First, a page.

When a child eats well throughout the day, the benefits are significant and obvious. Adults—coaches, activity directors, and meal coordinators—see the difference. “The after-school dinner program for athletes is a great success,” note a soccer coach at South High School. “Participants gravitated to the dinner line feeling energized and comfortable. They were able to eat and spend time together in a welcoming atmosphere. Most students do not eat after lunch and need nutrition later in the day especially if they are playing sports into the evening. Knowing they have a meal after practice allows them to work harder during extracurricular activities, transition into their academic pursuits, and relinquish their fear of going to bed without dinner. From my experience, I am in full support of growing the dinner program.  It means a lot to the kids.”

A dinner coordinator at Henry High School amplified the coach’s observations: “Every day I’m there students tell me how awesome the program is and how thankful they are. It warms my heart to hear how good the food is. Also, a student mentioned that she was going to blog the district to let them know how thankful she is for the dinner program. I’m thankful for the opportunity to work this program.”

“The dinner program fills a huge void in the nutritional development of our athletes,” echoed an athletic director at Roosevelt High School. “Prior to the dinner program, our athletes were practicing and playing on empty stomachs which reflected in less productivity and less energy in their play. The dinner program is the MVP!!”

The Child and Adult Care Food Program (CACFP) is a U. S. Department of Agriculture’s Food and Nutrition Service program that helps provide nutritious food to child and adult care institutions and family or group day care homes.
The program started in 1968. In 2015 the Healthy, Hunger-Free Kids Act instituted nutrition standards to guarantee that the program delivered food that was healthy and balanced throughout the day. (After-school programs are served through the CACFP At-Risk program, a component of the overall effort. “At-Risk,” in this context, refers to the challenge of meeting nutritional needs when kids are neither in school nor at home.)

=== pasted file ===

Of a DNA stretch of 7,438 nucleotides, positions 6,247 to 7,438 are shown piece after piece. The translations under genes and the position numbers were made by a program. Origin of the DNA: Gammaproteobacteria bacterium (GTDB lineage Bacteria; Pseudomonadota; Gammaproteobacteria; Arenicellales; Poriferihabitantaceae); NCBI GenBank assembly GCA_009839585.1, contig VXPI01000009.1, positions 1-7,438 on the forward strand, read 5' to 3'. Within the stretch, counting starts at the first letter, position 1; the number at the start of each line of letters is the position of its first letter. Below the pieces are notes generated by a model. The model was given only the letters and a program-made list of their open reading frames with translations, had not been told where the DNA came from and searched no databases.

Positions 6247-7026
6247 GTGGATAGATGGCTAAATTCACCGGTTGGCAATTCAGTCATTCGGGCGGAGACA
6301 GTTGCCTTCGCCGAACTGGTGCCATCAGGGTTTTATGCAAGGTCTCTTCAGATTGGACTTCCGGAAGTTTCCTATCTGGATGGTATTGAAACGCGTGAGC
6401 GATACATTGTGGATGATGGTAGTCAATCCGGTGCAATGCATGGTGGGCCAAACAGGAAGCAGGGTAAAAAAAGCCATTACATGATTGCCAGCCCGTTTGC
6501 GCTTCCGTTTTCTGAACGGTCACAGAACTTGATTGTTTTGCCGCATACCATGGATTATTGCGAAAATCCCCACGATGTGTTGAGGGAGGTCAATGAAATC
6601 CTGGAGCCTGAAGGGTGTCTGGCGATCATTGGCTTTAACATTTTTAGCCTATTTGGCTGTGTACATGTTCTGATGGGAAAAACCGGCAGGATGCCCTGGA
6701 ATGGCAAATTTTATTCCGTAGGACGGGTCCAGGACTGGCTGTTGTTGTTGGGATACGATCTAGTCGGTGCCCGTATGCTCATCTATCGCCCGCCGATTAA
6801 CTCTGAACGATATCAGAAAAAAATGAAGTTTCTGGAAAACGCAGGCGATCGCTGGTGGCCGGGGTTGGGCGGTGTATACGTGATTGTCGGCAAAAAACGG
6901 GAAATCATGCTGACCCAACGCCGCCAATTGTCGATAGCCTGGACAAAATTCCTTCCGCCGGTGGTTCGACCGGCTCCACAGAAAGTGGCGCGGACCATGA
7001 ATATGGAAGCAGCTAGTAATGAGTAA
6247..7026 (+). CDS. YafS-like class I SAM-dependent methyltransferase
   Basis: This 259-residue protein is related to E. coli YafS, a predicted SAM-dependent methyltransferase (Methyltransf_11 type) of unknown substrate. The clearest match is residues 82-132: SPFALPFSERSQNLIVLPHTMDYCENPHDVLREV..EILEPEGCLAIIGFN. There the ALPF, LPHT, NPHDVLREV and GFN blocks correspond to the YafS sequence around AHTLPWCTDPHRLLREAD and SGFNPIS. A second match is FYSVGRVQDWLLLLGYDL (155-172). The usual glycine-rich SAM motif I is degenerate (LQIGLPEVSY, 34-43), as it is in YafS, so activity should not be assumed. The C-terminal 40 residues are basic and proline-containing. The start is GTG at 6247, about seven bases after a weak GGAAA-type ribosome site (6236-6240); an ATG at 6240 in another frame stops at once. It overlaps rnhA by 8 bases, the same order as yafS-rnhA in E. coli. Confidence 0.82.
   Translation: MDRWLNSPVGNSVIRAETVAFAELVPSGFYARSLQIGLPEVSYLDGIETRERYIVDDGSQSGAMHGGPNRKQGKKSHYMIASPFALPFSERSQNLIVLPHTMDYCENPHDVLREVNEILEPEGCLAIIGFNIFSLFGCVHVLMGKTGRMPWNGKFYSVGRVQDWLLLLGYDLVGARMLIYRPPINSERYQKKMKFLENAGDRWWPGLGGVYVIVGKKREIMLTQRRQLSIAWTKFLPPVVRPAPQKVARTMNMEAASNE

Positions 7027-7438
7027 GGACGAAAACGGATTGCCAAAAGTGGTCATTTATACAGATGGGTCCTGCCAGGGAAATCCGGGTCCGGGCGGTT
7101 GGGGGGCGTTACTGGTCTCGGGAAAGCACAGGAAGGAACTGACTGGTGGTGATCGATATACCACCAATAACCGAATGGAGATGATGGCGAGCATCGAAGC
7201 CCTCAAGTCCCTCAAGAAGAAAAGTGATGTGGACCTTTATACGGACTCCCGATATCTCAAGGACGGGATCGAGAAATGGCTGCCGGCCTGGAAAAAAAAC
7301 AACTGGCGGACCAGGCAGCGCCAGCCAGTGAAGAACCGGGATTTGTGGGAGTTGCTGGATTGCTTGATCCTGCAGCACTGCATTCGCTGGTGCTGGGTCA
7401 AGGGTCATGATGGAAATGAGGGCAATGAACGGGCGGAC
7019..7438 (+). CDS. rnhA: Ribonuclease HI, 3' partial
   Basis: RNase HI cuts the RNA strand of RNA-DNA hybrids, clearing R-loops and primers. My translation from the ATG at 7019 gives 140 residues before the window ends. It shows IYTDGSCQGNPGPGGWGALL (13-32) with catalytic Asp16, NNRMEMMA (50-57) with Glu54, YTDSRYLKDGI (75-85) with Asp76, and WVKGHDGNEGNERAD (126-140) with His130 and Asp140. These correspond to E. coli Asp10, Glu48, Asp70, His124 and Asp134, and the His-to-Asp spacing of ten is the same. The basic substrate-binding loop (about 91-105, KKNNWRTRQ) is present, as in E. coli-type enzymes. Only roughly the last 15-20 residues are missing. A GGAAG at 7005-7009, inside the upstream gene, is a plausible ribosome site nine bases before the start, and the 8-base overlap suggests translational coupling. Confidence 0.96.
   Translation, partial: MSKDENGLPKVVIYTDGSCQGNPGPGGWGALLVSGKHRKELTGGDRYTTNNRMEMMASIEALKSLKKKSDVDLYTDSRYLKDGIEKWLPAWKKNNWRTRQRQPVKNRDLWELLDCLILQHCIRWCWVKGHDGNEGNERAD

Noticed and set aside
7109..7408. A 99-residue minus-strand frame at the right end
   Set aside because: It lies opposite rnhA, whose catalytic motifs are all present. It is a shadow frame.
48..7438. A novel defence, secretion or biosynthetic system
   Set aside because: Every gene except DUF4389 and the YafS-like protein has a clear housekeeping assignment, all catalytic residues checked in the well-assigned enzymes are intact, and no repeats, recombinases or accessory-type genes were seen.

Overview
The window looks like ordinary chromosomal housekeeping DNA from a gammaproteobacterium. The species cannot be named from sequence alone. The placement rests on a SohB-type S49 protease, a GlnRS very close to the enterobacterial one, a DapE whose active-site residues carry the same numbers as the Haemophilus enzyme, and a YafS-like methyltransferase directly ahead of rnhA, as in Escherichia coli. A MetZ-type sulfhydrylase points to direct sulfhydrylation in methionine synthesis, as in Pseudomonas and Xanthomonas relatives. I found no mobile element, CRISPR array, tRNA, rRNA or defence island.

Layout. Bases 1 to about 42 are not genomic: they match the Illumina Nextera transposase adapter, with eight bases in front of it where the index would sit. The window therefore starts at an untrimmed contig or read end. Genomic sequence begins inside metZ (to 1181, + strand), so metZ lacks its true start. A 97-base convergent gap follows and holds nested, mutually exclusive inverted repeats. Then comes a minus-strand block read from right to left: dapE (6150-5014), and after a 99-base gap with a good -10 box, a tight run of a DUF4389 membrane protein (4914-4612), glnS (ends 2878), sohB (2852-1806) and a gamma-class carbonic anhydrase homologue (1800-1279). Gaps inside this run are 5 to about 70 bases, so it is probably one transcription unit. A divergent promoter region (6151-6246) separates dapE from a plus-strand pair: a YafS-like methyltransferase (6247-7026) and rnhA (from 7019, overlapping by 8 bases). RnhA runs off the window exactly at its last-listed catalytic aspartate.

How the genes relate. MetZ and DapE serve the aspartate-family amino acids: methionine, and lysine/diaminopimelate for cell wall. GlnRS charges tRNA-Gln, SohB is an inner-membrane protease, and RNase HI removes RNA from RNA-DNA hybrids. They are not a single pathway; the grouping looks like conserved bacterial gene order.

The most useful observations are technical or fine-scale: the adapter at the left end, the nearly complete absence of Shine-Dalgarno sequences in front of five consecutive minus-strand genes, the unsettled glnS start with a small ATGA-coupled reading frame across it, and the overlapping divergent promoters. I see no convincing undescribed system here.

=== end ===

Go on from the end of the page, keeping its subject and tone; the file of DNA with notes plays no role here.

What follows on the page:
CACFP is available when the percentage of children enrolled in school in each area who are eligible for free or reduced-price lunches, exceeds 50%.

Eligibility Determination

Based on previous year school data, school and center sites are eligible to be reimbursed for snacks and at-risk meals at the free rate if located in a school attendance area where at least 50% of the enrolled children are eligible for free or reduced price school meals.

The Challenge
Hunger Impact Partner (HIP) focuses on children and their nutritional needs. We want to ensure that kids can access nutritious food and, in the process, activate the federal reimbursement funds to return to those feeding sites to sustain their program.

After school or out-of-school times pose a challenge for children who are hungry and yet participating in    activities, such athletics, drama, debate and other special interest clubs, 4-H and other extra-curricular pursuits.

Implementing CACFP at schools and other sites with eligible children faces many challenges: the program’s complex tracking and reporting requirements; increasing utilization of and access to the program; gaining greater exposure for the program; and relatively few sites that offer the feeding program. Some of the issues include limited administrative hours, too few children are present and staffing challenges for food service workers.

A Solution